Anything with a runtime of more than two hours gets strictly categorized as a longer film in our minds, and we immediately start thinking about how it could have been shorter. But in the case of Once Upon a Star, we are talking about a story of the past, so in its own way, the length makes sense. Our feeling of the movie having a tad bit of extra runtime is still there, but the story justifies its minutes.
Let us talk about the actors first since we absolutely love Weir Sukollawat, and he is the only one we knew about when we started the movie. We remember seeing him first in a Lakorn named “Pin Anong,” and that led us down a rabbit hole where we had to watch everything that he had starred in. What had always struck us was his ability to shine through such lackluster stories. His charm had been undeniable, and even in his most hyper-masculine roles, he brought a very believable vulnerability and tenderness that set him apart from the others. This was a few years ago, and we have since fallen out of the Lakorn madness. That is why when we saw him as the protagonist of Once Upon a Star, it was a surprise we enjoyed, and we felt validated about believing that he could always do so much more. If we may say so, age has only done him more justice than before. As a non-resident of Thailand, we were not familiar with the other actors, but they seemed to have done well in their parts. It was Samart Payakaroon, in the character of Man, who stood out to us among the rest. He barely speaks throughout the film, yet there is something about his expressions and smile that just makes his presence felt. It is fitting that these were the actors cast in a film that so heavily dealt with what it means to love someone we see on the screen.
As dubbing artists, the characters live the lives of the characters played by Mitr Chaibancha. It is natural to feel that we know something about the actor on screen once we feel like we have a hold of their process of the art. That is what made Mitr Chaibancha such an apt choice to be at the center of the narrative because it all came together in how and why the characters felt that he was one of them, a true friend.
Basically, the look and fashion of the film are very chic, and we must comment on the understated wanderlust-inspiring quality of the cinematography. After all, a traveling troupe is the main character of the story, and we had to see why they loved being on the road so much. That is because the road itself is that beautiful, and ignoring the tad bit of inconvenience, who wouldn’t want to brush their teeth while facing the mountains? On a different note, we are not fans of the love triangle that was incorporated into the film. It was unnecessary and should have been replaced by friendship. Perhaps Man could have gotten some dialogue, or the four of them could have sat around a bonfire and spoken about their love for the films and shown why their dreams were so important to them. That would have made far more sense than this troublesome equation. It felt like the film’s only easy cop-out of a deeper conversation around dreams and cinema.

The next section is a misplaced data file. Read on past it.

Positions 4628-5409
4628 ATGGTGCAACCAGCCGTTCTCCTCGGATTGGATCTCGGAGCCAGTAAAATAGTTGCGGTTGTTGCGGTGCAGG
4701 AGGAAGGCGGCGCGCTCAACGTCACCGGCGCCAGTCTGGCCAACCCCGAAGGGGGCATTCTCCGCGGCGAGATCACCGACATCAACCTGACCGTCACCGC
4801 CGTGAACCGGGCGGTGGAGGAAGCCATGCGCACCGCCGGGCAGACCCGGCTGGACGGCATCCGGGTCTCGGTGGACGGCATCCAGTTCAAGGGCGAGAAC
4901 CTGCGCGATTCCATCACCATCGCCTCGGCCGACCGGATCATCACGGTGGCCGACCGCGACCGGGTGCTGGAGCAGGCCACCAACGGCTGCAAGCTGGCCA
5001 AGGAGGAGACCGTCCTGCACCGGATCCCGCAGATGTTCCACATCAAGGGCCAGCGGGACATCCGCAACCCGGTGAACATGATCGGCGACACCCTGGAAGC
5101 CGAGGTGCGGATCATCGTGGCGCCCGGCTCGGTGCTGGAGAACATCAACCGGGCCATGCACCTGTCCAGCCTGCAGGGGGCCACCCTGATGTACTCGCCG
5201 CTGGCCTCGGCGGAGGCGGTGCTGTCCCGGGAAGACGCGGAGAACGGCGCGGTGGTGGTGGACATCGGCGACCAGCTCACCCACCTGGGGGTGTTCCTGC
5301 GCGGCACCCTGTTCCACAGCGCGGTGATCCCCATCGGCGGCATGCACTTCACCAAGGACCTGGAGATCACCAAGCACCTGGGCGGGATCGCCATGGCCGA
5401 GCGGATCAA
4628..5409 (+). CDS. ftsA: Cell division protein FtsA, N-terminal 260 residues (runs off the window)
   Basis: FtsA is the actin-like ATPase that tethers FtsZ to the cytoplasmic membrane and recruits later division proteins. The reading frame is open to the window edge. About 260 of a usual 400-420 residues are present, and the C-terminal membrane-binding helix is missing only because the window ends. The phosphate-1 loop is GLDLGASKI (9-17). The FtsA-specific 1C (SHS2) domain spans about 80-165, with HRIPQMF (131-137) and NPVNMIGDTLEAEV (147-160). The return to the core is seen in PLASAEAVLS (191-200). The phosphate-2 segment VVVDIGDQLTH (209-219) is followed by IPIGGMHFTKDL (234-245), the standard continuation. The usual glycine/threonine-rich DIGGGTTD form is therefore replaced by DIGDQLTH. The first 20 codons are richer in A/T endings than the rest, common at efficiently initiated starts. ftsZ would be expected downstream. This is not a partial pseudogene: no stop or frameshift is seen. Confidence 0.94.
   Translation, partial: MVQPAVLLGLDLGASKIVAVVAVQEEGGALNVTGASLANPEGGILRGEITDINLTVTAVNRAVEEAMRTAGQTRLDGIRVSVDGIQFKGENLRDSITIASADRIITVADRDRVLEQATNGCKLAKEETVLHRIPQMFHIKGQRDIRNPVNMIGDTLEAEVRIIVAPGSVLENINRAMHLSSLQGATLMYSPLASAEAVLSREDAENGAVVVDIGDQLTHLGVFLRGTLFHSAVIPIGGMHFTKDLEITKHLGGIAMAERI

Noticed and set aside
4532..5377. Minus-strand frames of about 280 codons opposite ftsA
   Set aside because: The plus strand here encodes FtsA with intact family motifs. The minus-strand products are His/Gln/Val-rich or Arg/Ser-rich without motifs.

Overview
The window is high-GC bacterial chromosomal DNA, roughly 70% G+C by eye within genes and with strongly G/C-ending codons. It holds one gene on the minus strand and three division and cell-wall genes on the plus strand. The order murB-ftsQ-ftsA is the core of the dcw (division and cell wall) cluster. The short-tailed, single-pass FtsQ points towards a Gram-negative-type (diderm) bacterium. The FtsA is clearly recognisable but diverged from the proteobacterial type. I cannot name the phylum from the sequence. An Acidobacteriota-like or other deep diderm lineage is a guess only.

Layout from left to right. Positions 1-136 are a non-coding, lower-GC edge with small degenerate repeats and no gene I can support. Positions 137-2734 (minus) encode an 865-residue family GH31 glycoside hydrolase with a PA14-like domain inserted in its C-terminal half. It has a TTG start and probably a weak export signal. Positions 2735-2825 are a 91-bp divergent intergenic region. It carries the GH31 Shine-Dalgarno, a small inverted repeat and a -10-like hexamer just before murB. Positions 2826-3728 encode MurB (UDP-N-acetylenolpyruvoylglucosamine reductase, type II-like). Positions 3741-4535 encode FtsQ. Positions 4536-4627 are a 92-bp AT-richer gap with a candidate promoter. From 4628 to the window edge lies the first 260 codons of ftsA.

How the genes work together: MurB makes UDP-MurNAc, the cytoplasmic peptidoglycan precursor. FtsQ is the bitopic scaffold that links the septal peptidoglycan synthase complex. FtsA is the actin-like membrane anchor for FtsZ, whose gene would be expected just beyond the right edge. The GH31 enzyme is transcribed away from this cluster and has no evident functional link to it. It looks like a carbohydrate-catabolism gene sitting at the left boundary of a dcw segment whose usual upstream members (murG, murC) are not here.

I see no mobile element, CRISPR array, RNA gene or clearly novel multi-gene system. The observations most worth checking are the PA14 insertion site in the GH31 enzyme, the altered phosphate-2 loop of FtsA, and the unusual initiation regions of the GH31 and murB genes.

But let us discuss Mitr Chaibancha. The only reason we are addressing him so late in this article is because, as a non-resident of Thailand, we needed to study the actor’s history before we could talk about him. To understand the context of the film, Mitr Chaibancha was the reason Thailand’s population flocked to cinemas so ardently after World War 2. His films were made without any sound, and it was up to the live dubbing artist to convey the dialogue of the film to the audience. Therefore, they were as much a part of his persona as the actor himself. The accident that took his life is accurately shown, and it happened during the shooting of Insee Thong (Golden Eagle). He was 36 years old at the time, and with his death, Thai cinema stopped shooting on the 16mm film. As was shown in the film, people flocked to witness his funeral rites, and he was an actor who defined the work of many for generations to come.
Knowing the life and story of Mitr Chaibancha adds more depth to Once Upon a Star. It helps us draw parallels with legends like the actor that we are familiar with and place ourselves in the shoes of the characters whose journeys we have seen. Also, one of the more underrated aspects of the movie is how love for someone shapes up when their image is not so highly commercialized. In the film’s setting, we saw that the characters were trying to keep up with the changing times and make adjustments accordingly. If you compare that to today’s landscape, times are changing by the second, but the difference is that at that time, it was about maintaining a connection with the audience, while now, that seems to be the lesser concern in comparison to the objective of making money. Maybe that is why we needed to watch a film like Once Upon a Star, which is as simple as a love letter in an age of empty grandness and which helped us remember what it means to love films without always being bombarded by the next compulsory thing to watch.
There is something so unmissable about Once Upon a Star. At the risk of sounding like a cliche, it is about love for life and what makes it beautiful. There is a relevance to this story that cannot be ignored at any age. None of the things in the film exist in the present day, but their story resonates within us as we go about our life, questioning the worth of all our choices and where they might lead. We are not saying that this film gives you the answers, but it makes you believe in the magic of everyday life, and we would say that you should not miss it.